The Lifetime Movie Zac Efron Appeared In Before His High School Musical Days

We may receive a commission on purchases made from links.

Zac Efron doesn't actually play basketball, but he's made a habit out of winning games on screen — the actor's real-life height may surprise you. Not only does his "High School Musical" character Troy Bolton impress at New Year's Eve karaoke, but he can also twirl a basketball on his index finger. In the 2009 high school comedy "17 Again" Efron plays Mike O'Donnell, carrying his teammates through a series of on-court successes while also navigating "Back to the Future" style conundrums — how's that for multitasking? 

Zac Efron rose to fame in 2006 dribbling and singing his heart out on the Disney Channel (via Men's Health). "There will never be another experience like that for me," said the actor in regards to his teenage years on the set of "High School Musical," per Evening Standard, as originally reported by BBC Radio 1.

In the 15-plus years since winning hearts as the Wildcat's point guard, he's taken on a few darker roles. In 2019, Efon played Ted Bundy in Netflix's "Extremely Wicked, Shockingly Evil and Vile." In 2017, he honored his musical roots and starred alongside Hugh Jackman in "The Greatest Showman." However, fans might be unfamiliar with Efron's pre-"High School Musical" foray into Lifetime movies.

Zac Efron's first starring role was in Miracle Run

In 2004, two years before falling in love with Vanessa Hudgens's Gabriella in "High School Musical," Zac Efron starred in the Lifetime original movie "Miracle Run" alongside veteran actress Mary Louise Parker. The story follows Corrine Morgan-Thomas, a single mother raising twin boys on the autism spectrum. A young Efron plays Stephen, one of the brothers, and an aspiring high school cross-county runner (per Cosmopolitan). Efron was widely-praised for his portrayal of Stephen — a 2004 Variety review called his performance "commendable," and the film earned a Young Artist Award in 2005 (via IMDb).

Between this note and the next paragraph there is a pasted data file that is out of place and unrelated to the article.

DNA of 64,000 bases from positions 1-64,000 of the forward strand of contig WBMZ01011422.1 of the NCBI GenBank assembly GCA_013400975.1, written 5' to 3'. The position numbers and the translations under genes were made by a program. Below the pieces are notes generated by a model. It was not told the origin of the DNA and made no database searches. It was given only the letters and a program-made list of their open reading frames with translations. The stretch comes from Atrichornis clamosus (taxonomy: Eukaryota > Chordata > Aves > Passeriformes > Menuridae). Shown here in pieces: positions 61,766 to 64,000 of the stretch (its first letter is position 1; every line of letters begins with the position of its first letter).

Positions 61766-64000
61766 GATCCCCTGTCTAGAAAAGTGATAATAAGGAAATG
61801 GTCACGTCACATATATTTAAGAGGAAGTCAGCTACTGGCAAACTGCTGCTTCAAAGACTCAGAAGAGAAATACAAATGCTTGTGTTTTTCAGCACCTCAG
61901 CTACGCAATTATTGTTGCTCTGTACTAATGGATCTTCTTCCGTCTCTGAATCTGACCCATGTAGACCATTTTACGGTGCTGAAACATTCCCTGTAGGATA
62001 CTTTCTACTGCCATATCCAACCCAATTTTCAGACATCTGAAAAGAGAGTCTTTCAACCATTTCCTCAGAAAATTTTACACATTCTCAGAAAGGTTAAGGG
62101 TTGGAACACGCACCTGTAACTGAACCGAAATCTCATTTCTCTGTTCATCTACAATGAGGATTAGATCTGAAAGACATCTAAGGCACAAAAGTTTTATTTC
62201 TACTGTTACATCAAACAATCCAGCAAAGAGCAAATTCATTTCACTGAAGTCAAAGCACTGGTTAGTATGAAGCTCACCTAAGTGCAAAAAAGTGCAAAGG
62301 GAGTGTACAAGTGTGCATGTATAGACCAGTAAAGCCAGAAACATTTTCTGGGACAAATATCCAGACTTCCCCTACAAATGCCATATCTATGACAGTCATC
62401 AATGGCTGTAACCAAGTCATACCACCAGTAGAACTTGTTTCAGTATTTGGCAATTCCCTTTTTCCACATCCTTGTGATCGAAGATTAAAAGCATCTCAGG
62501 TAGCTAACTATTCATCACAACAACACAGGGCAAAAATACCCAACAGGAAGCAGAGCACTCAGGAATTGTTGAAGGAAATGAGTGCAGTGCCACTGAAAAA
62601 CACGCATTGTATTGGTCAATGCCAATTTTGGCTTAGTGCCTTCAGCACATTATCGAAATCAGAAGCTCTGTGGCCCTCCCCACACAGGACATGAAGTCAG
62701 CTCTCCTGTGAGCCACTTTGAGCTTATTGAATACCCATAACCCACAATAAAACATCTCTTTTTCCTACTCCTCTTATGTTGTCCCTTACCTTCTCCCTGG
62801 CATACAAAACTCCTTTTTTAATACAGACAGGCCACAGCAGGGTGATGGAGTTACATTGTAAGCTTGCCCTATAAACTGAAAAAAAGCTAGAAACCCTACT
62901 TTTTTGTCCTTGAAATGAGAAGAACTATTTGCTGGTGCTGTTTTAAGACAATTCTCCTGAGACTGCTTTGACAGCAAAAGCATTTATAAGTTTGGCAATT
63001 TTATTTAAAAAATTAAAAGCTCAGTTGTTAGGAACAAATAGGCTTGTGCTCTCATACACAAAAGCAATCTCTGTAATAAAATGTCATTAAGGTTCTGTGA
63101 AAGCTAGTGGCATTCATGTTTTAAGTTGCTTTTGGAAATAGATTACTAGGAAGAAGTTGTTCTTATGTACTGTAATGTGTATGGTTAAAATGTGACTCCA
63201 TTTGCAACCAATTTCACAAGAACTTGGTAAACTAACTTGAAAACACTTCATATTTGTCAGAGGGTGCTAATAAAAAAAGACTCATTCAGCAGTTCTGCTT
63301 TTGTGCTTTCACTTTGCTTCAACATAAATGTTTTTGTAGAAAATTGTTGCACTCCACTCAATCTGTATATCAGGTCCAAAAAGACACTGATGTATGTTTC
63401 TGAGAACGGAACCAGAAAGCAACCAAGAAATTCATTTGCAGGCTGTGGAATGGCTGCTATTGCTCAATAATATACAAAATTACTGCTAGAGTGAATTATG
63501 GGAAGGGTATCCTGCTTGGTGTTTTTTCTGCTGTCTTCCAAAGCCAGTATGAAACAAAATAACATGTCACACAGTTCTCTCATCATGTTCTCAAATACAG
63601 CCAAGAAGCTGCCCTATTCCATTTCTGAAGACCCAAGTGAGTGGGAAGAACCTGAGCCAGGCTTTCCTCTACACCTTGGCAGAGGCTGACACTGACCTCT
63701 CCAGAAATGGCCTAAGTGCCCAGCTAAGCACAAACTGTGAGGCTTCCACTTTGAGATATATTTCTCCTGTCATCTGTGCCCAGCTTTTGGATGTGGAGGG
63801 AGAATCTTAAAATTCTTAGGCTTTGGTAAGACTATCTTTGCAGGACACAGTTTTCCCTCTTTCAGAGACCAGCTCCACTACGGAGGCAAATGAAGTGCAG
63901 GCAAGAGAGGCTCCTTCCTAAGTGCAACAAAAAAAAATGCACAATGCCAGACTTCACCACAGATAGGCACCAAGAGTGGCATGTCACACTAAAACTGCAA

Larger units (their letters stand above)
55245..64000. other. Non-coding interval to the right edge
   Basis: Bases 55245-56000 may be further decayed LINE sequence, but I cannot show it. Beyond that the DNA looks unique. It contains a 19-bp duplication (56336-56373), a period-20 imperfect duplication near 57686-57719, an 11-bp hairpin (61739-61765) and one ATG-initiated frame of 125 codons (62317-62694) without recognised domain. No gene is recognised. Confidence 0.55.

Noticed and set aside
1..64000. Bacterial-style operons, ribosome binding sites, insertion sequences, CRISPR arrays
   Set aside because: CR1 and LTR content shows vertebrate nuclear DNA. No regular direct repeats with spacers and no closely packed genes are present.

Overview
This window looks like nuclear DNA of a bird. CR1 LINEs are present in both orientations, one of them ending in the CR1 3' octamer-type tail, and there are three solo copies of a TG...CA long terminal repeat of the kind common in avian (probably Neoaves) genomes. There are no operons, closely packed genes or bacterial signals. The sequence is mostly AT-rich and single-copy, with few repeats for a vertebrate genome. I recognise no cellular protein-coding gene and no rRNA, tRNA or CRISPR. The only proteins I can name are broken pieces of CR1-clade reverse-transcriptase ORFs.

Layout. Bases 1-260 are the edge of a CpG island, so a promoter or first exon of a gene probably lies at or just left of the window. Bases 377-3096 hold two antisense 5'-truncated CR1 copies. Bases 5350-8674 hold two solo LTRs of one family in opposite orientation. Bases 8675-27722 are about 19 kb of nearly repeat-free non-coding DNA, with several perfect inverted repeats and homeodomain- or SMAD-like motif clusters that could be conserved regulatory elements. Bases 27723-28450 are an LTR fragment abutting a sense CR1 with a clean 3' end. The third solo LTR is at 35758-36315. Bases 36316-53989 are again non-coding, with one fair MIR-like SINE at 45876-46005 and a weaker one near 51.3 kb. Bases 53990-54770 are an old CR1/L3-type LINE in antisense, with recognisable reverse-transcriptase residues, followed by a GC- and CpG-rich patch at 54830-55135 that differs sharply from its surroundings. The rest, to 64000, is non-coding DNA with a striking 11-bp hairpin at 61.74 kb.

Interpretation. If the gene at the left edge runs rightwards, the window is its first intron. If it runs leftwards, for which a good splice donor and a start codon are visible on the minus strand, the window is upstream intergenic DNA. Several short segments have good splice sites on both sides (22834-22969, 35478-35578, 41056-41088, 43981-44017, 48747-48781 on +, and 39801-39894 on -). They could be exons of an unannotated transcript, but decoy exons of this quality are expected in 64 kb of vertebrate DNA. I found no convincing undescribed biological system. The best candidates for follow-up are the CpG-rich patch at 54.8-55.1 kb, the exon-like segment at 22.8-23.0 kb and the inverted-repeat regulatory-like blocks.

"Miracle Run" was based on the true story of the real-life Corrine Morgan-Thomas and her twin sons (via Penguin Random House). In 2009, several years after the success of Lifetime's "Miracle Run," Morgan-Thomas wrote a memoir and parenting guide detailing Stephen and Phillip's "first steps into adulthood," per Amazon. In an excerpt from her book narrating the struggle of watching children grow and gain independence, Morgan-Thomas considers, "maybe all this worrying and wondering and struggling to let go is normal. Maybe I'm no different and no more special than any other parent when it comes to the twin desires to hang on and to let go . . ."

Neurodivergent actors lack on-screen representation

Zac Efron is not the first neurotypical actor to play a neurodivergent character — Hollywood has a storied history doing this (via Forbes). "Inclusion in these types of platforms matters so much," explained actress Monique Donath (per ABC Every Day). Donath, who is the mother of a four-year-old on the autism spectrum, worries about the "misconceptions" and generalizations that often accompany stories of autism on screen. "What kind of world will [my son] grow up in?" she wondered.

Netflix's recent "Heartbreak High" reboot has been commended for its portrayal of neurodivergence. Australian actress Chloe Hayden plays Quinni, one of the show's lovable leads. Both Hayden and her character are autistic, making "Heartbreak High" one of the first shows to cast a neurodivergent actor to represent neurodivergence on screen as of 2022, as The Sydney Morning Herald reported. According to Chloe Hayden via Refinery29, "The thing is, media has such a hold on us as to what we believe is real life. So, people see autistic people represented in media played by non-autistic men and they go, 'That's what autism is.'" 

As Mitchell Adams wrote in The Sydney Morning Herald, "in a world where people like me are reduced to caricatures, seeing ourselves represented authentically is a game-changer." He continued, "this is the moment autistic people like myself have been waiting decades for. Better yet, it is an accurate portrayal of someone on the spectrum by an actor who is on the spectrum themselves."